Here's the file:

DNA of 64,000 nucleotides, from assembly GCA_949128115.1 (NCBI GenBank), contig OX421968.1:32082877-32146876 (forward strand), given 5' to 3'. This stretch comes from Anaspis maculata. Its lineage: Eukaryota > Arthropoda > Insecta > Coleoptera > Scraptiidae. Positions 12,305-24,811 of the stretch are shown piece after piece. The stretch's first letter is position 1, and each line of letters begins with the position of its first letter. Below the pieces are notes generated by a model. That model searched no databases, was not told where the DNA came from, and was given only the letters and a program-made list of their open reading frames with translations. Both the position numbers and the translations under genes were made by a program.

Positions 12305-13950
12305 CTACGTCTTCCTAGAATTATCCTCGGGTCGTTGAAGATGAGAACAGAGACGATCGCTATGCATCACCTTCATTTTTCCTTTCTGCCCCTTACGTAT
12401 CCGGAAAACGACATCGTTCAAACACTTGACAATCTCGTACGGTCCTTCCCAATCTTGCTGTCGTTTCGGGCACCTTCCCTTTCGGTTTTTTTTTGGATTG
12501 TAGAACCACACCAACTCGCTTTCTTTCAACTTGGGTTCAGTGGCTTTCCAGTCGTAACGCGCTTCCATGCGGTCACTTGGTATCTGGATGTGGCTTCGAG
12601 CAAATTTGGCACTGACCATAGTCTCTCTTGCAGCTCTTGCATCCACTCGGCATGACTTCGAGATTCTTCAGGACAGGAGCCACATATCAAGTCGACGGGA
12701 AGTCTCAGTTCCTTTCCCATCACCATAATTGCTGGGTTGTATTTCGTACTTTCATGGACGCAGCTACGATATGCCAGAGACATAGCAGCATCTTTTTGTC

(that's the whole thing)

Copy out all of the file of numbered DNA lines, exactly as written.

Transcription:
DNA of 64,000 nucleotides, from assembly GCA_949128115.1 (NCBI GenBank), contig OX421968.1:32082877-32146876 (forward strand), given 5' to 3'. This stretch comes from Anaspis maculata. Its lineage: Eukaryota > Arthropoda > Insecta > Coleoptera > Scraptiidae. Positions 12,305-24,811 of the stretch are shown piece after piece. The stretch's first letter is position 1, and each line of letters begins with the position of its first letter. Below the pieces are notes generated by a model. That model searched no databases, was not told where the DNA came from, and was given only the letters and a program-made list of their open reading frames with translations. Both the position numbers and the translations under genes were made by a program.

Positions 12305-13950
12305 CTACGTCTTCCTAGAATTATCCTCGGGTCGTTGAAGATGAGAACAGAGACGATCGCTATGCATCACCTTCATTTTTCCTTTCTGCCCCTTACGTAT
12401 CCGGAAAACGACATCGTTCAAACACTTGACAATCTCGTACGGTCCTTCCCAATCTTGCTGTCGTTTCGGGCACCTTCCCTTTCGGTTTTTTTTTGGATTG
12501 TAGAACCACACCAACTCGCTTTCTTTCAACTTGGGTTCAGTGGCTTTCCAGTCGTAACGCGCTTCCATGCGGTCACTTGGTATCTGGATGTGGCTTCGAG
12601 CAAATTTGGCACTGACCATAGTCTCTCTTGCAGCTCTTGCATCCACTCGGCATGACTTCGAGATTCTTCAGGACAGGAGCCACATATCAAGTCGACGGGA
12701 AGTCTCAGTTCCTTTCCCATCACCATAATTGCTGGGTTGTATTTCGTACTTTCATGGACGCAGCTACGATATGCCAGAGACATAGCAGCATCTTTTTGTC